…and a CONVERSATION with NECHAMA LEIBOWITZ
Fifty-nine years ago, for my Bar Mitzva, I chanted the Torah portion called “Va’era” (“And I appeared…,” Exodus 6:2-9:35) that we read this past Shabbat (1.1.22). It begins with a prelude to the 10 plagues. For the second time, Moses tries to convince God that he isn’t fit for the formidable task He is asking Moses to fulfill, as he is a “man of impeded speech” (Ex. 6:13). Previously Moses had pleaded, “Please, O Lord, I have never been a man of words, either in times past or now that You have spoken to Your servant; I am slow of speech and slow of tongue.” (Ex. 4:10).
Initially, Aaron served as the mouthpiece for his brother Moses; however, for the next 40+ years, as recorded in the Pentateuch, Moses talks ALL THE TIME! He speaks directly with God, with the Children of Israel, with his father-in-law, and so on. The book of Deuteronomy is almost completely a monologue spoken by Moses. What happened to the aforementioned speech defect?
There are some traditional responses to this question, but I tend to think that Moses was simply overwhelmed by the awesome responsibility of speaking to Pharaoh and doing whatever necessary to free his people. Perhaps he suffered from an emotionally-triggered impediment, or, in two words: STAGE FRIGHT.
I’m not a psychologist, but I have done enough guiding, teaching and singing, etc., to know that nervousness prior to performing can bring on psychosomatic reactions. Many veteran actors relate that even after decades of performing they still experience stage fright, which can sometimes be debilitating. However, in most cases, once they begin to speak (or act or sing…) the nervousness fades, or at least becomes less inhibiting.
Perhaps the same was true of Moses. While he and Aaron worked as a team, within a couple of chapters we “hear” Moses speaking directly to Pharaoh. At some point his impediment either disappeared, or was no longer paralyzing. In any case, he learned to deal with his disability.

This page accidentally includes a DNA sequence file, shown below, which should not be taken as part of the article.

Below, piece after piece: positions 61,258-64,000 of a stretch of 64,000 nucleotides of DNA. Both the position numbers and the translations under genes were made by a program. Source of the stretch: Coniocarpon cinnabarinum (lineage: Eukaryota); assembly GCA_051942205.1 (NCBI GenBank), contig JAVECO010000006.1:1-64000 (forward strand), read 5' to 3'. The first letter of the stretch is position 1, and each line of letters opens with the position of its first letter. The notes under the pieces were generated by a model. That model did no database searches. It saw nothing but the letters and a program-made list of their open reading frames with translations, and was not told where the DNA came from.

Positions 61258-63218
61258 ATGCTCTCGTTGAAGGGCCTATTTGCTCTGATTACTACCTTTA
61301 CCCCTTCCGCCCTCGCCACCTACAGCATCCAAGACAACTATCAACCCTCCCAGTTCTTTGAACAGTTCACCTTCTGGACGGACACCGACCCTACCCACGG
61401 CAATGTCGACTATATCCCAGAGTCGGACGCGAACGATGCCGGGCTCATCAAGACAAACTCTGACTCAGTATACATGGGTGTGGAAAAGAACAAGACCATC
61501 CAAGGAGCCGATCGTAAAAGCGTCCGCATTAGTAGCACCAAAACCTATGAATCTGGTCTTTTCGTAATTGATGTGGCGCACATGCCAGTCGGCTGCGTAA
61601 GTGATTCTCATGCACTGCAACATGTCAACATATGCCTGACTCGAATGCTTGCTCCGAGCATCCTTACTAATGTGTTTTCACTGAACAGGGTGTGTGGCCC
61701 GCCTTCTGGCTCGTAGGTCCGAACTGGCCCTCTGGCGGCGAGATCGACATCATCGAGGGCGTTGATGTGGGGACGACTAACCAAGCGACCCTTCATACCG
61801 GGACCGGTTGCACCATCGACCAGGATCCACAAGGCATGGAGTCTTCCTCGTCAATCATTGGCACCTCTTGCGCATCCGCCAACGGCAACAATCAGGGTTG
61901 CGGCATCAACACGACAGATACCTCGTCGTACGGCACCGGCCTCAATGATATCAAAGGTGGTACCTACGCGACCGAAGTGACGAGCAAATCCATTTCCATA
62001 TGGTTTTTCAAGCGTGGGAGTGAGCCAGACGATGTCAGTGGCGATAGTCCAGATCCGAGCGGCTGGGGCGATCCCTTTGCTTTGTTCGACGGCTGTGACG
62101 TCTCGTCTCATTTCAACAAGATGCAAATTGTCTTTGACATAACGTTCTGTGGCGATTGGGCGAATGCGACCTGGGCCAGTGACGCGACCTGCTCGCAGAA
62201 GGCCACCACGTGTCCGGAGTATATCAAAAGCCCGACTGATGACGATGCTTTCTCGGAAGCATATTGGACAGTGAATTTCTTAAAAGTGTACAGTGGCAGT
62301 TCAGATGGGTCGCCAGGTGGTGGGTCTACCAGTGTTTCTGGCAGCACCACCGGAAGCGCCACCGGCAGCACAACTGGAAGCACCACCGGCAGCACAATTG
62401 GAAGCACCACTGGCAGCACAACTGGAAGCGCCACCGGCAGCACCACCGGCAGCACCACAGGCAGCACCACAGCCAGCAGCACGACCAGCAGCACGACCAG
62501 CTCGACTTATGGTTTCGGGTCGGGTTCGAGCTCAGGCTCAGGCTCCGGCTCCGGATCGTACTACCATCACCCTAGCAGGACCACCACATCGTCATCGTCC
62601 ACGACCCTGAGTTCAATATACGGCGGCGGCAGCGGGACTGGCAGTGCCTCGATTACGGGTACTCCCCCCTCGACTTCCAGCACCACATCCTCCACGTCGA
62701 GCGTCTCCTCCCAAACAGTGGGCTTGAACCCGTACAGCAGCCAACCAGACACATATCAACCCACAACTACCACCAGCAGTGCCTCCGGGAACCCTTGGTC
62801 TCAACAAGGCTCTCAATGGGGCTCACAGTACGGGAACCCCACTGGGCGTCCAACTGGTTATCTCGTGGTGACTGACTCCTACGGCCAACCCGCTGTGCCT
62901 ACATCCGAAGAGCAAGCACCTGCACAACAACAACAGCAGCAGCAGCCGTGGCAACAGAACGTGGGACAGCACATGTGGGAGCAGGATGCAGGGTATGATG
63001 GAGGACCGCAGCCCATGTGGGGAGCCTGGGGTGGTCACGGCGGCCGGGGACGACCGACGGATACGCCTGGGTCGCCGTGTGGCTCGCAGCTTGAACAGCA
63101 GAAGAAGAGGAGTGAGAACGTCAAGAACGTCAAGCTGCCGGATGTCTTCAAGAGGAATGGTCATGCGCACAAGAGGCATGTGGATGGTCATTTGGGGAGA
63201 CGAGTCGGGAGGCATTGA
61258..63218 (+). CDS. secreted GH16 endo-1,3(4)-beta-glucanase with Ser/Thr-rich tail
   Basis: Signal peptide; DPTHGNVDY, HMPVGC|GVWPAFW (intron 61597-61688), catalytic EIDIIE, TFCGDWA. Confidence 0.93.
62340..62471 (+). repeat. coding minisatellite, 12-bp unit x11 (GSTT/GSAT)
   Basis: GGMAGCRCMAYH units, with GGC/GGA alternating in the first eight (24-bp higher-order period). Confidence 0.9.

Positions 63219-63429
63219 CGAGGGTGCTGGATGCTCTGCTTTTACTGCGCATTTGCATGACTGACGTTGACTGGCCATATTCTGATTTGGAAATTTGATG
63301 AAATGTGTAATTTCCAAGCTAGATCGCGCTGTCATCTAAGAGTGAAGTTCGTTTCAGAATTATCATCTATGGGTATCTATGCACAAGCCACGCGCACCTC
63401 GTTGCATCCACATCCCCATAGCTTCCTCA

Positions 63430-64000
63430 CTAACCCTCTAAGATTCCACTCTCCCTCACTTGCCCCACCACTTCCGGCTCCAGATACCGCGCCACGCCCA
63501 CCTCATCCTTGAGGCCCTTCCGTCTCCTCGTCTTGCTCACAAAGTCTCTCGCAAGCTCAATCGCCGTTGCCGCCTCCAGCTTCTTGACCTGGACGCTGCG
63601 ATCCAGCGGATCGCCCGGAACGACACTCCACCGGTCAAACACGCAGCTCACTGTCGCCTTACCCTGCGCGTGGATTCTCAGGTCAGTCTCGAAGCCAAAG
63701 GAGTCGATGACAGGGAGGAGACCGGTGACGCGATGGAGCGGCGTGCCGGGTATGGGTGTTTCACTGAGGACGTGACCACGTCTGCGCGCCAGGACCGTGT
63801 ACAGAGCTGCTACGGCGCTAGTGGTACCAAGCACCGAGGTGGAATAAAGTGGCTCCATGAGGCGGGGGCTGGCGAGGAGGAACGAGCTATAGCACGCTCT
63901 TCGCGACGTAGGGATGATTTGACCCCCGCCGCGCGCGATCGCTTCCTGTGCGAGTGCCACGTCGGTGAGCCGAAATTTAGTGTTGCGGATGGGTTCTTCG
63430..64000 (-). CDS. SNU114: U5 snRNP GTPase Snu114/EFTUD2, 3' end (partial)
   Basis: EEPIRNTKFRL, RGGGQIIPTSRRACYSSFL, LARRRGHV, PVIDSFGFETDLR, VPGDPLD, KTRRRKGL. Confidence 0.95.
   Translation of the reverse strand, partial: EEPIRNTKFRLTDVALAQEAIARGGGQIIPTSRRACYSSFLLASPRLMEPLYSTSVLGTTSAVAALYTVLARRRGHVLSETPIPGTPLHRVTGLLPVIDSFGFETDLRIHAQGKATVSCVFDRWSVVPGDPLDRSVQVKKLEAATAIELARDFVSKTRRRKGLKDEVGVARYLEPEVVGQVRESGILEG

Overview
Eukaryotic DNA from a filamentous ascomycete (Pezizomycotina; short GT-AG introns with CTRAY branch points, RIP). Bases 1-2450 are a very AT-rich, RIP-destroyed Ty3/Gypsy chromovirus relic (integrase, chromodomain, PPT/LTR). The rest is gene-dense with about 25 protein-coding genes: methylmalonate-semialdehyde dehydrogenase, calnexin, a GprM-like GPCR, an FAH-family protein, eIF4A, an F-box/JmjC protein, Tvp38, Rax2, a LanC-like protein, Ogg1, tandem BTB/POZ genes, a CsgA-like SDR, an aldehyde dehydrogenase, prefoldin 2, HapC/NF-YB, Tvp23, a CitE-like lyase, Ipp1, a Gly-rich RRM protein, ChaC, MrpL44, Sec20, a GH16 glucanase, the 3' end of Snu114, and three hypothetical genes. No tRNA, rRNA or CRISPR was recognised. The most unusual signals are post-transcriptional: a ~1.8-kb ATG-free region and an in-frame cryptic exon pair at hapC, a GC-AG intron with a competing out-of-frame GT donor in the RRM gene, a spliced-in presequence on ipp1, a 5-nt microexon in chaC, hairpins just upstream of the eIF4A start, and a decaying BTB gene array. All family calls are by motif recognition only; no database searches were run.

All of this brings to mind a phone conversation I had with the inimitable Prof. Nechama Leibowitz, ztz”l (may the memory of the righteous be for a blessing), who was both a leading expert in traditional Jewish commentators of the Tanakh /Hebrew Bible, and a master teacher of teachers. She taught thousands (perhaps tens-of-thousands) of teachers and carried on correspondence learning – through the snail-mail! – with hundreds of students of all ages. (See https://en.wikipedia.org/wiki/Nechama_Leibowitz)
Back in the mid-1980s, while working for the Hebrew University’s Melton Centre, I had the privilege of studying with Nechama (as everyone called her), at her tiny apartment in Jerusalem, every Tuesday evening, along with a group of senior teachers from abroad who were studying for the year at the Melton Centre.
One Tuesday morning I called Nechama to confirm with her about a lecture that she was to give the following summer. After clarifying what we needed to discuss, I asked her if I could come to her place a half-hour before the evening’s class to finalize plans for that lecture. This is how the conversation unfolded:
Nechama: I would be happy to meet with you, but only after the class, not before.
Joe: But, Nechama, after the class it’s late, you need to go to sleep (N.B. She was already over 80 at the time).
Nechama: No worries, I stay up late anyway. But before the class, I couldn’t possibly meet with you.
Joe (puzzled): Why not, if you don’t mind my asking?
Nechama: Because before the class I get nervous.
Joe: You get nervous?! You, Nechama?! How many years have you been teaching?
Nechama: I’ve been teaching for over 60 years and I get excited before every class. And OY VaVOY (woe be it) to any teacher who doesn’t get nervous before he or she walks into the classroom!
Of all the wonderfully wise lessons I’ve learned from Nechama – whether from her books, her class or her many anecdotes that she would tell on the way – for me this was the greatest lesson of all.
I’ve told this story to many cohorts of tour guides and counselors that I’ve trained. I’ve emphasized that the pit-in-the-stomach, or cold-sweats, or just plain nervousness that we feel before public speaking, or meeting a new group, is natural and healthy. It keeps us alert and humble and reminds us that – like Moses – we are only human.
(Photo Credit: David S. Levin, from: https://jewishaction.com/cover-story/the-first-and-last-time-i-saw-nechama/)